It takes a lot to rattle Murphy these days.
He might only be 11 years old, but that translates to 44 years old in horse years. He just doesn't do drama anymore. He prefers to stay chill.
The days of going out and kicking up heels are long gone for this handsome grey-haired steed.
What he likes now is a long walk in the evening along Mako Mako Rd, an area of town that has had a high horse population for more than 100 years.
But if there is one thing that does get Murphy's blood boiling, it's speeding cars. When they come out of nowhere and race up alongside him - breaking the speed limit - he can't help but feel a little bit agitated.
It really gets on his wick. The hair on his neck bristles, and his mood changes.
According to Murphy's mates Oceieana Latimer, 10, and Mia Lane, 10, who catch up with him most days and take him for some exercise, it's a dangerous situation that has to stop.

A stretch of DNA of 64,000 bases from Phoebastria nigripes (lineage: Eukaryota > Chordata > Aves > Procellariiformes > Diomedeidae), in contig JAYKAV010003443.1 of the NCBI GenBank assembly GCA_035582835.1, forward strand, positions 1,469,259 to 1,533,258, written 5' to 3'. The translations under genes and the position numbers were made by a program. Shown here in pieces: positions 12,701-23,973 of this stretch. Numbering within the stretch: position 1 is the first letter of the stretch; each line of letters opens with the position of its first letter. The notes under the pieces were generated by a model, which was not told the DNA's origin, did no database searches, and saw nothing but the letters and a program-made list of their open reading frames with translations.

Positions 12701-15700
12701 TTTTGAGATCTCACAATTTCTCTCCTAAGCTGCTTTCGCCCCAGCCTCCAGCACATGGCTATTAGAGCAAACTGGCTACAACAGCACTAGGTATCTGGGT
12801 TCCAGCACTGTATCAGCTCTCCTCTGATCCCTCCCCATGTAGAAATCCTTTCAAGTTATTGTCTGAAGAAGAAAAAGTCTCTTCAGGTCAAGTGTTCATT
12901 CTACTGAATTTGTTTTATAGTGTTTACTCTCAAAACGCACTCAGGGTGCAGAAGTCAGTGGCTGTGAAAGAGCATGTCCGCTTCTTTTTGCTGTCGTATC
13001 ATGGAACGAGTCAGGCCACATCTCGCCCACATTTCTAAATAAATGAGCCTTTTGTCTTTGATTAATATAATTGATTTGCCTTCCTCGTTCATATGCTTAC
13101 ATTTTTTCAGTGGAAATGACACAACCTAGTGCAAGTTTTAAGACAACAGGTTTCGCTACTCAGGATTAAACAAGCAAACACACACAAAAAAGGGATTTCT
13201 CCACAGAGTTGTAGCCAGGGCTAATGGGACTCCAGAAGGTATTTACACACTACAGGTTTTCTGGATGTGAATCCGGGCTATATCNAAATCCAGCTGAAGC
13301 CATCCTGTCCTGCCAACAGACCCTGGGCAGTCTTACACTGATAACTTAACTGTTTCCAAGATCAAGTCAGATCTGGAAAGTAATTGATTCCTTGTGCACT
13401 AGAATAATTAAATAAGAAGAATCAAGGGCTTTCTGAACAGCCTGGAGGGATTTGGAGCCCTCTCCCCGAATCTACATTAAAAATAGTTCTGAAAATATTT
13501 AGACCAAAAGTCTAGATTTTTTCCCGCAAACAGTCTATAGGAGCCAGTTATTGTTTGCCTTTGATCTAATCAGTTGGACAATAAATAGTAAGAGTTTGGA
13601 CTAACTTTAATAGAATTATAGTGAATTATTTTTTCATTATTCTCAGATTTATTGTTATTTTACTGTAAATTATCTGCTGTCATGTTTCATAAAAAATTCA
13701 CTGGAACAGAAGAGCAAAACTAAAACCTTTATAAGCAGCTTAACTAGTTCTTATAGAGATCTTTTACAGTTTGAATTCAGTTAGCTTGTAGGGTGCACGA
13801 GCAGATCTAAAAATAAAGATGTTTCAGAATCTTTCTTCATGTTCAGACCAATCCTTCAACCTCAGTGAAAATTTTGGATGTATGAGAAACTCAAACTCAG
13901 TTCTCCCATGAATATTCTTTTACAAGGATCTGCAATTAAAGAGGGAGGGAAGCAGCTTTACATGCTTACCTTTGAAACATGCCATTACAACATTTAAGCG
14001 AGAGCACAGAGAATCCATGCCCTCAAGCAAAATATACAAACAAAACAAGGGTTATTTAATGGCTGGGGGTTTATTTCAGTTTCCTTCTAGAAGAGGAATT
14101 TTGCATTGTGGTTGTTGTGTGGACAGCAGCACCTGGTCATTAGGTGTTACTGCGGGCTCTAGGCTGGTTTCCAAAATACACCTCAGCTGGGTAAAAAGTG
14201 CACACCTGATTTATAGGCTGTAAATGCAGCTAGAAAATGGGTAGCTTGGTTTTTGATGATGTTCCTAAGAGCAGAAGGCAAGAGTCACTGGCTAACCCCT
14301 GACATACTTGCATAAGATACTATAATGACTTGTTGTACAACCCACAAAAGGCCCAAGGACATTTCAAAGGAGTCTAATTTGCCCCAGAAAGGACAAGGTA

They said most cars and trucks are exactly like Murphy - chilled. Some drivers have common sense and even slow down a little. They even get a few waves.
But there were a few motorists travelling at great speed that caused Murphy to take fright, putting their own safety at risk - and that of Murphy's, too.
"He spooks and freaks out if they are going really really fast," they said.
"They should slow down."
Speeding drivers along any stretch of road were not only putting horse riders at risk by not slowing down, they were also endangering themselves, as a driver doesn't often fare well in a collision with an animal.
Mako Mako Rd had recently undergone a speed limit reduction, too, along with many other rural roads in the district.